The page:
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How and when to get rid of unused medicines

Many people have unused or expired prescription or over-the-counter (OTC) medicines at home. Learn when you should get rid of unused medicines and how to dispose of them safely.

When to Get Rid of Medicines

You should get rid of a medicine when:

  • Your health care provider changes your prescription but you still have some medicine left
  • You feel better and your provider says you should stop taking the medicine
  • You have OTC medicines that you no longer need
  • You have medicines that are past their expiration dates

Do not take expired medicines. They may not be as effective or the ingredients of the medicine may have changed. This can make them unsafe for use.

Read the labels regularly to check the expiration date of a medicine. Discard any that have expired and those you no longer need.

Storing expired or unwanted medicines can increase the risk of:

  • Taking the wrong medicine due to mix-ups
  • Accidental poisoning in children or pets
  • Overdose
  • Misuse or illegal abuse

How to Dispose of Expired Medicines Safely

Disposing medicines safely prevents others from using them accidentally or intentionally. It also prevents harmful residues from getting into the environment.

Look for disposal instructions on the label or information booklet.


You should not flush most medicines or pour them down the drain. Medicines contain chemicals that may not break down in the environment. When flushed down the toilet or sink, these residues can pollute our water resources. This may affect fish and other marine life. These residues can also end up in our drinking water.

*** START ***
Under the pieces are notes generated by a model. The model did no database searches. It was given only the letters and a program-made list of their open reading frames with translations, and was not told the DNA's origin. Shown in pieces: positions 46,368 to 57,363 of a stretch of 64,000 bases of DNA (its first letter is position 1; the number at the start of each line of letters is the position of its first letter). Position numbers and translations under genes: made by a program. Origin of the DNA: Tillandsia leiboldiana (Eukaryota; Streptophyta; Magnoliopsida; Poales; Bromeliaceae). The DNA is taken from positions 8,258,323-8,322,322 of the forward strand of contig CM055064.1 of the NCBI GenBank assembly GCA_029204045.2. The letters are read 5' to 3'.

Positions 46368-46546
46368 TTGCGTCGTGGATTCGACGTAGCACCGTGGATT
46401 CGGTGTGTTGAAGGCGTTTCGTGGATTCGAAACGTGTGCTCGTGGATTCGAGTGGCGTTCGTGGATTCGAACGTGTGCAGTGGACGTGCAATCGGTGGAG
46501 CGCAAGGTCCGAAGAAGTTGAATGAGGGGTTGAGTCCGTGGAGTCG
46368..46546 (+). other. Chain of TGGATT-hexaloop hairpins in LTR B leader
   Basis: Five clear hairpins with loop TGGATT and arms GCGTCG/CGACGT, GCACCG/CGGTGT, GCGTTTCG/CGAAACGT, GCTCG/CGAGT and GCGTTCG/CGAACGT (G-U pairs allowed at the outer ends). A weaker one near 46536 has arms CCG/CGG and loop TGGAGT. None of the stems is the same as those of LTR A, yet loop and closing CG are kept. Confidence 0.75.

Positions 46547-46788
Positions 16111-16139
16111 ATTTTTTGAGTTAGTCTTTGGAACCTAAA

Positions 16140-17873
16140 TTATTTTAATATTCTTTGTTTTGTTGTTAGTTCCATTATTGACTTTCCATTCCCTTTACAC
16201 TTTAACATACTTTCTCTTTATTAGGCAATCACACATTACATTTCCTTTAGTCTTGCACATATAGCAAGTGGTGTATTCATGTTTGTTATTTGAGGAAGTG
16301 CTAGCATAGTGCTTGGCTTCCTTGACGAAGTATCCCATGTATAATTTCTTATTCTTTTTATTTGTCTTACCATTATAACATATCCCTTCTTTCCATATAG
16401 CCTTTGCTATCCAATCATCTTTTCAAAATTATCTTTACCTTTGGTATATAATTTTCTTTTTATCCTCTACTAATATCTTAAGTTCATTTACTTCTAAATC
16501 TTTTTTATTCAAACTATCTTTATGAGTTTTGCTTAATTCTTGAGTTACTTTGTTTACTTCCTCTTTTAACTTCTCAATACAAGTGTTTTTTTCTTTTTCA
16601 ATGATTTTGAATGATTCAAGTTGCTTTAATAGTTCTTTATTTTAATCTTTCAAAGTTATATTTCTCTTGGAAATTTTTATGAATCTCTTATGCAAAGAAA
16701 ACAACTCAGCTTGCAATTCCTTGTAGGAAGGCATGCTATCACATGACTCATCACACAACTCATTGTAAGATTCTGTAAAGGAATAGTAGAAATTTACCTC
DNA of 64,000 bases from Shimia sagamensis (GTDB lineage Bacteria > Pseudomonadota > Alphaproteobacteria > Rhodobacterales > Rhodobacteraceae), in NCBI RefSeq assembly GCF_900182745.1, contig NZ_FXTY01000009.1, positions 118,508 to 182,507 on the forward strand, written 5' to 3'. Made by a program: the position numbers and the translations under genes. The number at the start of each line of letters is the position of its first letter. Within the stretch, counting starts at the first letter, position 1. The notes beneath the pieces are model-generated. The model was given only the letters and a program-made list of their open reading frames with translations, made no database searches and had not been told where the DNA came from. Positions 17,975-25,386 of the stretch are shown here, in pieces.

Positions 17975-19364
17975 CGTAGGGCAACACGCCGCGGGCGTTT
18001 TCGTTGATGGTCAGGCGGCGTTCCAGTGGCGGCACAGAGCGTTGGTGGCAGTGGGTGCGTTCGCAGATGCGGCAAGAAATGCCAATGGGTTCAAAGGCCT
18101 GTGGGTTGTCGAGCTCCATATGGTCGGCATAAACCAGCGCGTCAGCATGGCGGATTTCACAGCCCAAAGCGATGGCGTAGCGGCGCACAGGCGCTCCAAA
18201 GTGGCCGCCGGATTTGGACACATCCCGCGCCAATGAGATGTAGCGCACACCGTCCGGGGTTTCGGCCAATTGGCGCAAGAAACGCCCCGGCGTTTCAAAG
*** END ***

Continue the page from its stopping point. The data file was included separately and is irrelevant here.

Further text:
However, some medicines must be disposed of as soon as possible to reduce their potential harm. You can flush them to prevent someone from using them. These include opioids or narcotics usually prescribed for pain. You should ONLY flush medicines when it specifically says to do so on the label.


The best way to dispose of your medicines is to bring them to drug take-back programs. These programs safely dispose of medicines by burning them up.

Drug take-back programs are organized in most communities and pharmacies. There may be drop boxes for disposing of medicines or your town may have special days when you can bring hazardous household items such as unused medicines to a specific location for disposal. Contact your local trash and recycling service to find out where you can dispose of medicines or when the next event is scheduled in your community. You can also check the US Drug Enforcement Agency website for drug take-back information:

Check with the take-back program as to what types of medicines they don't accept.


If you don't have a take-back program available, you can throw your medicines out with your household trash. To do so safely:

  • Take the medicine out of its container and mix it with other unpleasant garbage such as kitty litter or used coffee grounds. Do not crush pills or capsules.
  • Place the mixture into a sealable plastic bag or sealed containers that won't leak and dispose in the trash.
  • Be sure to remove your Rx number and all personal information from the medicine bottle. Scratch it off or cover it with a permanent marker or duct tape.
  • Throw the container and pill bottles out with the rest of your trash. Or, wash the bottles thoroughly and reuse for screws, nails, or other household things.

When to Call the Doctor

Contact your provider if:

  • Someone consumes expired medicines accidentally or on purpose
  • You have an allergic reaction to a medicine

Alternative Names

Disposal of unused medicines; Expired medicines; Unused medicines


US Environmental Protection Agency website. Collecting and disposing of unwanted medicines. Updated December 8, 2022. Accessed January 18, 2023.

US Food and Drug Administration website. Disposal of unused medicines: what you should know. Updated October 1, 2020. Accessed January 18, 2023.

US Food and Drug Administration website. Don't be tempted to use expired medicines. Updated February 8, 2021. Accessed January 18, 2023.

Review Date 10/10/2022

Updated by: Linda J. Vorvick, MD, Clinical Professor, Department of Family Medicine, UW Medicine, School of Medicine, University of Washington, Seattle, WA. Also reviewed by David C. Dugdale, MD, Medical Director, Brenda Conaway, Editorial Director, and the A.D.A.M. Editorial team.

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